Tuesday 11th April, 2017 at West Yorkshire Playhouse.
Michael Morpurgo’s ‘Running Wild’ tells many stories, but is framed around a little girl named Lilly who takes a trip to Indonesia with her mother after her father’s death. There is subsequently a tsunami and the elephant Lilly is riding (Oona) runs off into the jungle where Lilly must fend for herself amidst wild creatures, lack of food and dangerous humans. This adaptation from Samuel Adamson, staged by Children’s Touring Partnership, succeeds on many levels but does at times come across as unnecessarily simplistic and particularly at odds with the subject matter. That said, the action is well directed and the cast are a well oiled machine with some great puppetry skills and the ability to bring such a grand scale children’s story to life with credibility.
Although the puppets (from designers and directors Finn Caldwell and Toby Oliè) are essentially the stars of this show purely for their visual impact and the awe they inspire, Lilly, played in this performance by Annika Whiston, is almost a constant on stage and for an actress to carry a production like this at 12 years old is extremely impressive. Whiston portrayed Lilly’s journey with great conviction and I’m sure she captured the hearts of children in the audience as she faced terrifying, murderous poachers, a very hungry tiger and the confusion of her situation. There is also a lot of warmth in this production despite the serious themes and gritty scenes; the relationship between Lilly and her father (Kazeem Tosin Amore) is very endearing, presenting us with a relatively rare young female protagonist with a love of sport and family. There’s also the gradual relationship between Lilly and Oona (puppeteered by Wela Mbusi, James Charlton, Elisa De Gray and Michael Peters) with some sweetly childish moments of laughter. A group of highly entertaining Orangutans with adorably playful babies are likewise a source of happy, innocent entertainment, while puppets of fish and birds serve as reminders of the simple beauties in nature. Lilly’s mother and grandmother (Balvinder Sopal and Liz Crowther respectively) provide vitally reassuring figures who help to even out the more heart-thumping aspects of the story.
Paul Wills’ set is striking, with the debris of the tsunami framing the stage dramatically while various creative set pieces are used with simplicity. More striking than the set though is the sound design (Rod Paton, Nick Powell, Nick Sagar); the most dramatic of scenes are heavily reliant on the tense, pounding, enveloping sounds of the jungle as nature and man destroy any sense of order. The visuals created to represent the tsunami and the bush fire are brilliant, with a real sense of threat created in the clever combination of stomping, yelling, music, light and various set pieces. I was very impressed with the direction (Timothy Sheader, Dale Rooks) in such scenes – the sense of urgency and suspense were perfectly poised to capture the imagination of youngsters. The production is also quite stylised in places, with recurring ghostly visitations and earlier dialogue played back as Lilly struggles to find a way forward on the smoke filled stage, and that atmospheric handling of her confusion is a great strength of this production.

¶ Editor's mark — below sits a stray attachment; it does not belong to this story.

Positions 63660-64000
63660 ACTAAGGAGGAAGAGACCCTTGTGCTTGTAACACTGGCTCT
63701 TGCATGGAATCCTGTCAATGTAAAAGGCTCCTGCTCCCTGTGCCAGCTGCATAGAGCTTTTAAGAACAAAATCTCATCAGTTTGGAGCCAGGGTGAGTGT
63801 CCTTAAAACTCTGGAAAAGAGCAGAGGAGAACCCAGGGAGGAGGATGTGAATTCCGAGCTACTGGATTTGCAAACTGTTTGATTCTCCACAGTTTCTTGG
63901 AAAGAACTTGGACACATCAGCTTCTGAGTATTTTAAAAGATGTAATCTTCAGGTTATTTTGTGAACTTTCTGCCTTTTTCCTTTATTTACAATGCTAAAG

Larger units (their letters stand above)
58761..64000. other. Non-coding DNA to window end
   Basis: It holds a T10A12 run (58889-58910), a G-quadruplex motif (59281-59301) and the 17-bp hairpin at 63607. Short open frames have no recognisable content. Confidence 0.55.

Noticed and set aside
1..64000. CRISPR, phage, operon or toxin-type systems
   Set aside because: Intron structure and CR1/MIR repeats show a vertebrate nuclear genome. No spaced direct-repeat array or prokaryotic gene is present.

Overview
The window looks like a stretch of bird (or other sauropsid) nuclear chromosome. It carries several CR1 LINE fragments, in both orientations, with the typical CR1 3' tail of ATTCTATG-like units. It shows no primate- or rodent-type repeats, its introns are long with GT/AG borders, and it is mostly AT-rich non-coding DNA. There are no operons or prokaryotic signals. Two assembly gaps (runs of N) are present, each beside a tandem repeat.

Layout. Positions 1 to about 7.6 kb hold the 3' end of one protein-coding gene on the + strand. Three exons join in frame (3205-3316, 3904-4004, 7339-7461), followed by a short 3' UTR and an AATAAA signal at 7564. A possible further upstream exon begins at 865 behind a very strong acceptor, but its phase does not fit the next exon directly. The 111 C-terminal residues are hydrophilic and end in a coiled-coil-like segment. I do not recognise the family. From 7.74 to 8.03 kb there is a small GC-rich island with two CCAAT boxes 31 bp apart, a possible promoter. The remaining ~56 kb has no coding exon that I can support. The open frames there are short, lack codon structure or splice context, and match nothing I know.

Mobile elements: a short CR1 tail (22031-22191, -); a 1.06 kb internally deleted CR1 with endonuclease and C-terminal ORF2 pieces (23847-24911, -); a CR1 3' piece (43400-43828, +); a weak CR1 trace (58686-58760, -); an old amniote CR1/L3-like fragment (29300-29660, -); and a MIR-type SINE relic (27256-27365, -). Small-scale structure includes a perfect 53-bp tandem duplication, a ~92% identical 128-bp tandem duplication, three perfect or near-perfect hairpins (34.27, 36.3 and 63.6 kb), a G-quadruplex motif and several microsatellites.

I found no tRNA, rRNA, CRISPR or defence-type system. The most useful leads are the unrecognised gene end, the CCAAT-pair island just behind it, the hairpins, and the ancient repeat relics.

There’s certainly plenty to fall in love with in this production – namely the incredible puppets and the plucky young protagonist who feels fear though she neither gives in or gives up in the face of it, but I am also a little torn about this production because the content makes me sceptical of the 6+ age advisory. For all the joy of the adorable and thrilling puppets, this production deals heavily with themes of death, violence and threat. The puppets are thoroughly engaging, so youngsters will love them at any age and many will inevitably have the threat and tragedy wash over them as they remain enraptured by those beautiful puppets. However, it must be said that the prominence of talk of death, visuals of body bags, guns, a coffin and dead animals (one of which is shot and ‘killed’ on stage) may well be a little much for some very young children. I think the story is gripping with a strong sense of adventure running through it, and I whole-heartedly applaud the fact that it teaches young people about various important conservation issues, but some of the parents attending with very young children may well have regretted that decision!
What such gritty content does do is very effective; it uses lovable animals brilliantly brought to life with skilful puppetry in order to teach young people about poaching, deforestation, loss, war and perseverance. There’s no missing the heavy messages about how atrocious it is that animals and jungles are being killed off for profit and for such distinctly human luxuries as soap and oil. The messages are cleverly delivered by the narrative which sees Lilly realise the importance of both nature and animals in the midst of her own losses (both parents die in the course of this narrative).
This is an enjoyable production which handles a wide range of important topics commendably. It likely sparks important conversations with impressionable minds as they process the somewhat shocking facts delivered by Lilly’s story – and it’s never too soon to give a child a sense of responsibility and an understanding of the importance of nature. The puppets will delight youngsters of any age without question and I do heartily recommend Running Wild to parents of plucky young children who like adventure and don’t quake in the face of threat – I only wish I could have taken my nephew along!
Running Wild plays at West Yorkshire Playhouse until Saturday 15th April and you can get your tickets here.